“He’s chief of accountability and in-house recruiting right now,” Freeze said. It’s been remarkable to see him, the conversation he’s having with these kids. He’s got a gift to talk straight to them and they listen to him and accountability and doing things the right way. I’ve been really impressed and he’s helped me immensely.”

The situation appears fluid and the exact personal issue is unknown, nor how long McGriff’s role will remain off the field.

Matt Cohen covers Auburn sports for AL.com. You can follow him on Twitter at @Matt_Cohen_ or email him at mcohen@al.com

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Jason Caldwells Monday morning quarterback column

Jason Caldwell

6–8 minutes

Talking Auburn football, college football and Auburn hoops.

Lack of production

There’s no question that Auburn’s offense has struggled to get going throwing the football. Hugh Freeze has consistently said it’s about more than just one thing. It’s on the coaches, quarterbacks, offensive line, wide receivers and everyone involved to get the job done. So far, it hasn’t happened against anyone with a pulse defensively.

Currently Auburn is 124th nationally in passing offense, averaging just 151 yards per game. What’s wild is that there are four Big 10 teams below the Tigers in the rankings (Rutgers, Nebraska, Minnesota, Iowa), but when you dig deeper the numbers are on a level we haven’t seen in a long, long time at Auburn. The Tigers are currently averaging just 102.8 yards passing per game against Power 5 opponents with four touchdowns and four interceptions. 

Another part of this that is just crazy for me to think about is that in 5 games against Power 5 opponents, Auburn has attempted just 104 total passes with only 57 completions. That’s an average of just 11 completed passes per game against Power 5 opponents. 

In those 5 games, the Tigers have had just 299 total plays. That’s just under 60 plays per game. It’s hard to put up numbers and points when you can’t sustain drives and hold onto the ball. By comparison, Ole Miss has 353 plays in five games, Georgia has 293 plays in just four games against Power 5 teams.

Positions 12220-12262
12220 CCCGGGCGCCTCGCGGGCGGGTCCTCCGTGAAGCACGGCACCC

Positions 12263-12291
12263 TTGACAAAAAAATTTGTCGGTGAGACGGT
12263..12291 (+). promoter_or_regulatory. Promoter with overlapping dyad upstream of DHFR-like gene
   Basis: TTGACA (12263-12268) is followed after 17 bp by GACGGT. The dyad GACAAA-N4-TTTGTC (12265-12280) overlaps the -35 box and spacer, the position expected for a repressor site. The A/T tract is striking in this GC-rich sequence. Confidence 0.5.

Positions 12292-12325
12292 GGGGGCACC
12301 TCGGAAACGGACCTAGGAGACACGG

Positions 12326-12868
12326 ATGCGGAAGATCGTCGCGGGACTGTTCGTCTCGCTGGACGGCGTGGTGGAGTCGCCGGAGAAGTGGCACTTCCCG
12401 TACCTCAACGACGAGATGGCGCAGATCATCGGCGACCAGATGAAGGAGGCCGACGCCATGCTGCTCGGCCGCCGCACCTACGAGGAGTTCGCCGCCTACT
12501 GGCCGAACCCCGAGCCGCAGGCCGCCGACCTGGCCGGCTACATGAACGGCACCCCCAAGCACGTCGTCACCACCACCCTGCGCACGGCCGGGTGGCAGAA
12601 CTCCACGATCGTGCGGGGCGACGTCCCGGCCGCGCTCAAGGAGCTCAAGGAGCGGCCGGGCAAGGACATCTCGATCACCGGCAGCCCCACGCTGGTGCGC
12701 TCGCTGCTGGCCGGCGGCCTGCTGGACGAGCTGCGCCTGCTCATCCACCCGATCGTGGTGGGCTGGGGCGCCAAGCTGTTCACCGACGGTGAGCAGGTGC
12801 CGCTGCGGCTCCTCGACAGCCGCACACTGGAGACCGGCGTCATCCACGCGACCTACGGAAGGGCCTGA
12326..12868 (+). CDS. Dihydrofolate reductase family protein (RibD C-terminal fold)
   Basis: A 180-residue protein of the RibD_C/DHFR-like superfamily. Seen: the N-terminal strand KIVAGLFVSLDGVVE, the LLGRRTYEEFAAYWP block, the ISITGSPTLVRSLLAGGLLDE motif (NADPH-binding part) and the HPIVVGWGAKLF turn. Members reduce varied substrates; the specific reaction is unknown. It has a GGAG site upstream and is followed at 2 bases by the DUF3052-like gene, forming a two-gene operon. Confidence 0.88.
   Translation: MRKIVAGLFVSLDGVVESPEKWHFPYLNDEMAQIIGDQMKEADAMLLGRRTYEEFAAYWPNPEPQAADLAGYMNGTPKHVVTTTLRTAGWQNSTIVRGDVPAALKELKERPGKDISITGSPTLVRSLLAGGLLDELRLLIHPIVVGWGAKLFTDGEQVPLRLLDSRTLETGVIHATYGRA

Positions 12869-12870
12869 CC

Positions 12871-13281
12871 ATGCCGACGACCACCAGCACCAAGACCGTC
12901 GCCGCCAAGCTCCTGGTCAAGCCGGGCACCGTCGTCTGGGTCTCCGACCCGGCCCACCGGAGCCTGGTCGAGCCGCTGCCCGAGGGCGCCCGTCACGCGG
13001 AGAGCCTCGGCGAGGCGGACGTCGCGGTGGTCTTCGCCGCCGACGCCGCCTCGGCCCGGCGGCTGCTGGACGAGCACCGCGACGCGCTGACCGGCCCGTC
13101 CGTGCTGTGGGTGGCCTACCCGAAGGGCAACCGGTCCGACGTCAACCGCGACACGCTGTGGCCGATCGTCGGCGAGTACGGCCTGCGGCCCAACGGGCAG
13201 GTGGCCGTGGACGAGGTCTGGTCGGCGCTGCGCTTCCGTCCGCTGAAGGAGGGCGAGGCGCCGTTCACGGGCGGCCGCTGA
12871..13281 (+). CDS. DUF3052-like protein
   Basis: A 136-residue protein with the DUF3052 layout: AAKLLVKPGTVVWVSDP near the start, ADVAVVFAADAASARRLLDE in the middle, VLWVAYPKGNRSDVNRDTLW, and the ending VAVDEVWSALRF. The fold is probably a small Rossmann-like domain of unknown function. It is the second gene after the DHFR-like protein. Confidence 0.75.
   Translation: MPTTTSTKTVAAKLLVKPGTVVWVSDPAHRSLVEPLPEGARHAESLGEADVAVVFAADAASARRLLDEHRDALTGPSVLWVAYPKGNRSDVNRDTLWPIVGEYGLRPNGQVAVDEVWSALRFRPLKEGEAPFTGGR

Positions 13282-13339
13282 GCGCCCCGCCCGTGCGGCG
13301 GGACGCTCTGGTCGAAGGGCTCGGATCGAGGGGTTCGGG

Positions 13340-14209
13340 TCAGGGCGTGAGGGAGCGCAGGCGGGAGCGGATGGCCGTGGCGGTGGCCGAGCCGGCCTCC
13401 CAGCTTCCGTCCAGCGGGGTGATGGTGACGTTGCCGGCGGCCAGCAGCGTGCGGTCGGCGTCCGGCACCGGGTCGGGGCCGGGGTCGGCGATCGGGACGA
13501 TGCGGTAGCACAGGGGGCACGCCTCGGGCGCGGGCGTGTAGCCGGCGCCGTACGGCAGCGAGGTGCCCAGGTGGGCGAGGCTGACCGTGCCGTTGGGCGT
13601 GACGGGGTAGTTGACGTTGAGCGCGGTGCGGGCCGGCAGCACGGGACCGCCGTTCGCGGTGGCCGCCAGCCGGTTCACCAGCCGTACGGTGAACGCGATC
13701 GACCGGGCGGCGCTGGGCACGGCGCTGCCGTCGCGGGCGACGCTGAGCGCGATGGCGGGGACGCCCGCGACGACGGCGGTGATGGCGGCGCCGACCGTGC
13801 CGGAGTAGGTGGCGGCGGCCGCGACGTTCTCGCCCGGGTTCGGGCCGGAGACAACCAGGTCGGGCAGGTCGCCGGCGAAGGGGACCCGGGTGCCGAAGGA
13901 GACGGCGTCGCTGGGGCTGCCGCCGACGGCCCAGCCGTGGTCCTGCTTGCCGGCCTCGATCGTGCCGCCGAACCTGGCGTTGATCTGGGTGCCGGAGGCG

This Auburn defense has held up well considering the lack of production from Auburn’s offense, but if this team wants to play in the postseason it has to find a way to make some noise with the ball in its hands. The time needs to be now.

College football thoughts

I don’t remember a time when I was as up in the air as I am right now about who the top teams in the country are. I think Michigan is one of those teams, even though they haven’t really played anyone of substance to this point. Michigan is strong on both sides of the ball and look to have all the pieces. I still believe Georgia will be there, but I don’t think the Bulldogs are as good as they have been the last couple of years. The same is true of Ohio State. Not sure they have enough offense to knock off Michigan when they meet late in the season. Florida State keeps finding a way and I don’t think anyone in the ACC is going to be able to challenge them. Oklahoma could have lost at home to UCF over the weekend, and maybe should have lost. They’ll have a test against Oklahoma State late in the year. Washington could have, and maybe should have, lost at home to Arizona State. USC lost for the second time (and third straight time to Utah) and still has games at Cal, vs. Washington, at Oregon and vs. UCLA to close out the season. They could easily be 7-5 by the time the dust settles this year. Oregon-Utah this weekend is a battle of 6-1 teams and it feels like an elimination game. The winner could still be alive for a playoff berth while the loser is probably done. Still a whole lot of things to shake out around the country.

Meanwhile in the SEC, this is a year of just a bunch of okay teams, at least in my opinion. Auburn hasn’t had any offense to speak of and is playing with a ton of heart on defense, and the Tigers have had opportunities to beat two Top 12 teams at home. I don’t know what Vegas gives the average home field in terms of its value, but I find it hard to believe that there’s a stadium in the country worth more to its team that Jordan-Hare Stadium. This weekend is a big one to see if that holds true once again when Mississippi State comes to town.

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Lew steps up for Auburn offensive line

True freshman Conner Lew played well off the bench for the Tigers.

AUBURN, Alabama—Already dealing with injuries to starters Kam Stutts, Gunner Britton and Izavion Miller that limited them in practice the last three weeks, the Auburn offensive line was dealt another blow on Saturday night when starting center Avery Jones went out early in the loss to Ole Miss. The good news for Auburn is that true freshman Connor Lew was ready to step up for the Tigers and step up he did.

“He did awesome,” Britton said of the true freshman coming off the bench in an SEC game. “I mean, the fact that he's an 18-year-old kid and he can come in and play at an SEC team in an environment like that -- you don't see that very often. He's going to be someone special for this team for a long time.”